LONDON - The pain of Chelsea's last-gasp semi-final elimination is still too raw for captain John Terry and striker Didier Drogba to watch Wednesday's Champions League final.
Chelsea, last season's losing finalists, missed the chance for another tilt at the title they so covet after a stoppage time equaliser from Andres Iniesta put Barcelona through to meet Manchester United on the away goals rule earlier this month.
"I won't watch the game," Terry told reporters after training for Saturday's FA Cup final against Everton.
"I'll probably flick on to see the score at half-time and full-time but that's it, otherwise I'll just get angry."
Chelsea players are still indignant at refereeing decisions during the semi-final when several penalty claims were turned down.
"I'll probably bath the kids and put them to bed and give them an early night," said Terry. The central defender has three-year-old twins.
"I'm probably not over it myself fully. We just felt as a group of players that the decisions went against us and we should be there."
Terry, who joined the club as a trainee at 14 and is dubbed Mr Chelsea, wept after his scuffed penalty shootout miss in last year's Moscow final against United.
Drogba, whose angry verbal attack on Norwegian referee Tom Henning Ovrebo following the Barcelona game has led to a UEFA misconduct charge against player and club, also said he would avoid the final.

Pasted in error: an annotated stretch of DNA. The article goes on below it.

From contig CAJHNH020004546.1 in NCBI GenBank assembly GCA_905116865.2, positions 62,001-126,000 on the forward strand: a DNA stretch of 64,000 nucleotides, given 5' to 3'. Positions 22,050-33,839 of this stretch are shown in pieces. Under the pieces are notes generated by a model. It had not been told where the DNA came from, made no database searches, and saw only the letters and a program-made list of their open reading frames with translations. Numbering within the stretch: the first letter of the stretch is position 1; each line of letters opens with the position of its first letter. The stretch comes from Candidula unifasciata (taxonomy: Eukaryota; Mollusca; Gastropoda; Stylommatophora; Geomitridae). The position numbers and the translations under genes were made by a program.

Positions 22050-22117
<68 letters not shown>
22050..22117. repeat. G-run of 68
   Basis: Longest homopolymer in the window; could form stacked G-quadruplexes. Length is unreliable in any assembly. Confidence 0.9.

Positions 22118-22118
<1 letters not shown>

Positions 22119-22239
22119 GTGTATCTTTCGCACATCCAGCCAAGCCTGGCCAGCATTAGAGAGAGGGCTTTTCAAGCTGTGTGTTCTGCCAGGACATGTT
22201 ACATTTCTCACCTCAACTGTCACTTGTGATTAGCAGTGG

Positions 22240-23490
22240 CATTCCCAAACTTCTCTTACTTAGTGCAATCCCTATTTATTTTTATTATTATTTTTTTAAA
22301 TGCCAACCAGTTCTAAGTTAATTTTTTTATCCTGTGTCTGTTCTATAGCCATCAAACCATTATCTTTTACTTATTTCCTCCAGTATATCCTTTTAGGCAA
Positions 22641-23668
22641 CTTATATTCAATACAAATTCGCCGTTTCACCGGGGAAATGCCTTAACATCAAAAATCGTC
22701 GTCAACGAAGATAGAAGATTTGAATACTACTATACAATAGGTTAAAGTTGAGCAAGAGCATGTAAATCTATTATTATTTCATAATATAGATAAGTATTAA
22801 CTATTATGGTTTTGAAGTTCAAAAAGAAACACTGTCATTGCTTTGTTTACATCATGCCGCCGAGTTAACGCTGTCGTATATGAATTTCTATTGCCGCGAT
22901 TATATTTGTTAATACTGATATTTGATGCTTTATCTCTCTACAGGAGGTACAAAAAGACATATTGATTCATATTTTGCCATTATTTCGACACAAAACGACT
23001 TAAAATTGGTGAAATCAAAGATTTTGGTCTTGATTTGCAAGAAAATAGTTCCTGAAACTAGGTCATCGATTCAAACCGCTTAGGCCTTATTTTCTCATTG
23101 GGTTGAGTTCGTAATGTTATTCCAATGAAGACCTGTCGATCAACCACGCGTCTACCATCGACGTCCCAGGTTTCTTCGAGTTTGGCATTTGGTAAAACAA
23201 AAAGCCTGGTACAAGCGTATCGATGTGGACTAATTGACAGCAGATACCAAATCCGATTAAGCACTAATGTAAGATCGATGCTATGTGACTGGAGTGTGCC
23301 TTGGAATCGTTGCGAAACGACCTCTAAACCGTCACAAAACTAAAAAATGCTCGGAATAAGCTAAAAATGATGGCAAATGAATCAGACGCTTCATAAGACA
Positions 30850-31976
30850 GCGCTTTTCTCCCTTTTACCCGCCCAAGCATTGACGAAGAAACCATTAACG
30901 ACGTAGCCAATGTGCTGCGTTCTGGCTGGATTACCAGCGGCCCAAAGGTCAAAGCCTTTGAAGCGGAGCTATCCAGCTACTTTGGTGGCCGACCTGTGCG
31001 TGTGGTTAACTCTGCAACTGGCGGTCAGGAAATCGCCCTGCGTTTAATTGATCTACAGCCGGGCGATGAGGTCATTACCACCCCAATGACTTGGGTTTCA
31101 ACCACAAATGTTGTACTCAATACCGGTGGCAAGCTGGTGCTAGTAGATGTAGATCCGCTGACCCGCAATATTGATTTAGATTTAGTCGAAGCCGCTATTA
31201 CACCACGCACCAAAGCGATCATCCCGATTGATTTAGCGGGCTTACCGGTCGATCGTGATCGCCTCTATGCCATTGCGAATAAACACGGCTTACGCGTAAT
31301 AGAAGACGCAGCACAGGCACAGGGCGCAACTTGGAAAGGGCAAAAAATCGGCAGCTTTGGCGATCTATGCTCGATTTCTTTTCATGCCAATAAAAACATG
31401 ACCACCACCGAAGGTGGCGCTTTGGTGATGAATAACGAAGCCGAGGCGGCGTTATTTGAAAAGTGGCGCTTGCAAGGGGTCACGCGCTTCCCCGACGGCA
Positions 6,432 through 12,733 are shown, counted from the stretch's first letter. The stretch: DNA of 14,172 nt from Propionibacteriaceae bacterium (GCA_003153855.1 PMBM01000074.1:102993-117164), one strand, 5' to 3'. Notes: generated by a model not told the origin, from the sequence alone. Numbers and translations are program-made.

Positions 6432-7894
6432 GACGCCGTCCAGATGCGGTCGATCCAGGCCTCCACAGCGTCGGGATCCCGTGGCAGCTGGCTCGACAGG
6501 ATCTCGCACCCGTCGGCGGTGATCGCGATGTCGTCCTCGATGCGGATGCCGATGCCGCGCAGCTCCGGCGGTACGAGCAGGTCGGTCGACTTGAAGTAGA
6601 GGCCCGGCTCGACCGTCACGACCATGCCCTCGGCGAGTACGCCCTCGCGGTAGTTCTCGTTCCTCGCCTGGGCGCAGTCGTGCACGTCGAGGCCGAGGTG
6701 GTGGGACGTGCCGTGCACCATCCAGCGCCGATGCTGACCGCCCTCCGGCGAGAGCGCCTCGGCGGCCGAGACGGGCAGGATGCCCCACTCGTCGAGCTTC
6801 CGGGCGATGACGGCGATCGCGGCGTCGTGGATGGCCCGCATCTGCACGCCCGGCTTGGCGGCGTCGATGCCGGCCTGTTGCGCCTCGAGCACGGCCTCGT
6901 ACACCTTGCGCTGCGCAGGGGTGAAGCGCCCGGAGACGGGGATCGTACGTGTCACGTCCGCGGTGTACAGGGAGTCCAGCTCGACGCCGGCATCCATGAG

"No I won't be watching I think I'll take my kids out," he said.
Departing coach Guus Hiddink said his anger at what he described as a sequence of injustices during the semi-final had calmed enough for him to watch and hope for some good football at the Stadio Olimpico.
"Bit by bit, day by day I'm getting a little bit rid of the anger but still if you push the red button you will get a little bit," said Hiddink, who is leaving to return to his job coaching the Russian national side full time.
"I will be watching but if I get a phone call from my uncle at that time I will answer it, which I don't normally do," he joked.. "It's no lack of respect for Manchester United or Barcelona, it's just the anger that remains."
Asked who he thought would win, the 62-year-old Dutch coach said he had not given it enough thought or care.
"Maybe that the best team wins would be the most diplomatic thing to say. I hope to see a beautiful game," Hiddink said. "I'm not in favour of any team, I'm in favour of good football."comments